Content intensive email newsletters can provide potential customers with real value, present an opportunity to build trust, encourage sharing, and drive direct site traffic.
In the old days of advertising and marketing, retailers would place ads in newspapers or magazines. The idea was that shoppers would read the articles in print and then see the ads, perhaps taking some action. Modern merchants have an opportunity to supplant — or at least coexist with — newspapers and printed magazines and become the content provider, giving customers valuable, industry or category specific articles that will — as mentioned above — engage them in a number of ways.
Great Newsletter Content Starts with a Blog
Email newsletters offer some of the best return on investment among direct marketing tactics. For example, a two-month old email newsletter campaign that I have been working on has grown to generate nearly 25 percent of site traffic.
The key to creating an email newsletter that drives traffic and builds report with customers is to have an excellent blog or article section on your store site that can provide fodder for the newsletter.
Articles in this section of your site should match the industry you serve and bring real value in terms of theme or topic, but never be a sales pitch. For example, here is a list of articles from the “Learn” section of the REI website.
- “Geocaching with Kids”
- “Casting an Artistic Eye on the Sky”
- “Using Your Bike to Run Errands”
- “Tips and a Handy Form for Inspecting Your Climbing Gear”
- “New Biogas Program Improves Lives in Nepal”
- “How to Choose a Family/Base Camping Tent”
Although all of the REI articles are clearly connected with the products the site sells, none of these articles actually seek to sell products — remember you’re acting like the newspaper. Even the post “How to Choose a Family/Base Camping Tent” focuses on providing the reader with good general-purpose information.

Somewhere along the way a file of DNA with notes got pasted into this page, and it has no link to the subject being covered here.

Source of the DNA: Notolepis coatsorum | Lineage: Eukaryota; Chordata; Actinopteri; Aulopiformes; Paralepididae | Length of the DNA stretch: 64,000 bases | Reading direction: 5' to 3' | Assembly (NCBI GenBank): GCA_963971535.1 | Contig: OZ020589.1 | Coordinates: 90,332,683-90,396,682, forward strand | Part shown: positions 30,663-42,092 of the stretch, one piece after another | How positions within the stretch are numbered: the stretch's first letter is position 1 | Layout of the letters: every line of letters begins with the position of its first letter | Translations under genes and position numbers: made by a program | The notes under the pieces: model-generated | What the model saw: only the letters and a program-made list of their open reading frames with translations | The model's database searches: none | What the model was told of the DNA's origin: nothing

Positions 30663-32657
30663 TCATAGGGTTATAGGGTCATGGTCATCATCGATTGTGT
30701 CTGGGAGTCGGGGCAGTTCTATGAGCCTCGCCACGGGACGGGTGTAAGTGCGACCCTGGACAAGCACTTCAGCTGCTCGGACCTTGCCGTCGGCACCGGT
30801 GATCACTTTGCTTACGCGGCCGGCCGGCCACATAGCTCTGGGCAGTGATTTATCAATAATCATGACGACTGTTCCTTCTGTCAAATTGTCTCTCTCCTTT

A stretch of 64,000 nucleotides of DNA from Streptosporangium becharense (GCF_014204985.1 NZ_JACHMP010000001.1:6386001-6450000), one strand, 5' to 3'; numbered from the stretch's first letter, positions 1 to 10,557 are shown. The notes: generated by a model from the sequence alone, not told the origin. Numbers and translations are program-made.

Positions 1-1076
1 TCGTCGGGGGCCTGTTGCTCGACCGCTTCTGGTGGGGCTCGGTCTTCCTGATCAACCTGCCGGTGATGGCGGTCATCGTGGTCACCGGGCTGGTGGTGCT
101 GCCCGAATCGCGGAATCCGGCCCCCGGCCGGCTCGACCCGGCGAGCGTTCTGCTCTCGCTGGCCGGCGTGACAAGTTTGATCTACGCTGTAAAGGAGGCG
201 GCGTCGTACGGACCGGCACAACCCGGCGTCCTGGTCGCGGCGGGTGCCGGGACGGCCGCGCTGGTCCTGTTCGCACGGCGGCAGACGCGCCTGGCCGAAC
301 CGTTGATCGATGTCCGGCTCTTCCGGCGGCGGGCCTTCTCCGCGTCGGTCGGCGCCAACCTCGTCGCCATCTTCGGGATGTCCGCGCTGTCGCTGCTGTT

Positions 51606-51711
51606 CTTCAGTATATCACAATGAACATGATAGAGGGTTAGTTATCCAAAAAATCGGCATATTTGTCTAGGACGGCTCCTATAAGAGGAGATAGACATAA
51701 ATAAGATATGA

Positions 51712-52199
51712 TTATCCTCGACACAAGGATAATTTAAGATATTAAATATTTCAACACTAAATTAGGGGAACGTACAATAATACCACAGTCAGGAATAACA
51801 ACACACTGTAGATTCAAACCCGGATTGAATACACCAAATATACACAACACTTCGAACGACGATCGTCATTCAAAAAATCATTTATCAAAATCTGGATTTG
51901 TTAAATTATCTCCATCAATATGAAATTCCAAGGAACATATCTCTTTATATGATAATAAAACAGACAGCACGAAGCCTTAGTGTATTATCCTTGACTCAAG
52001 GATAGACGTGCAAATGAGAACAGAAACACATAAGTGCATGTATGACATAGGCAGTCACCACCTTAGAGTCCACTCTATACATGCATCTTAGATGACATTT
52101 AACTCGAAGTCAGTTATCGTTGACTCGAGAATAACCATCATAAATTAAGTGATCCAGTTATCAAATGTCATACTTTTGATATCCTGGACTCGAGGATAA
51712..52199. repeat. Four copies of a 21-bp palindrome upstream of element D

Here are some additional examples of articles from Williams-Sonoma’s blog called Blender.
- “How to Grill the Perfect Steak”
- “How to Make the Perfect Margarita”
- “Whip up a Frittata”
- “Common Wine Myths Uncorked”
With these articles, Williams-Sonoma is giving its customers real information about topics that interest them. In fact, Williams-Sonoma is positioning itself as a source of expert advice. So who do you think the shopper will buy from when it’s time to get a frittata pan, grill utensil, or margarita blender?
Get the Blog Content, Promote It via Email
Both REI and Williams-Sonoma have professional writers creating blog content. But all hope is not lost for small merchants. I suggest that most small ecommerce businesses approach the problem of article composition from one of two perspectives. Either there is an in-house resource (perhaps a solo-entrepreneur or marketing person) that has both the topical knowledge and the writing skills to produce the articles, but lacks time. Or there is not an in-house writer.
In the first case, it may make sense to try to offload or outsource other duties — say order fulfillment as one example — to devote time to writing good articles that in turn can equip a newsletter to drive site traffic. In the second scenario, it may make sense to hire freelance writers to produce the articles or invest in writing courses.
Find Additional Articles to Further Engage Customers
When it comes to content for the newsletter, not every article that is listed needs to come from your own site or your own writers. Rather, consider having as many as half of the articles listed in your newsletter link to other sources.
For example, if you were an online retailer that sold wedding gowns, it would have been acceptable to link to articles like “Kate’s Wedding Gown Tribute to Another Princess Bride,” from the Daily Mail in the U.K.
So how do you find articles to include? Here are three suggestions for finding article to include links to in your email newsletter.
- Follow industry leaders on Twitter. Whether you sell chainsaws or ball gowns, every industry has some pundit tweeting away. Follow the most influential tweeters. Often these individuals will lead you to interesting articles to include in your newsletter.
- Subscribe to RSS feeds. Pick new online publications or blogs that are in your industry and subscribe to their RSS feeds. When it is time to build your newsletter, review the feeds for worthwhile articles.
- Conduct a news search. Recently, I included an article about spring planting from the Old Farmer’s Almanac in a newsletter. That article generated a couple thousand click-throughs for the Almanac and garnered more than one positive email reply from customers.
Email newsletters that act like inbox newspapers and provide shoppers with valuable content can position your ecommerce business as an industry expert and trustworthy source.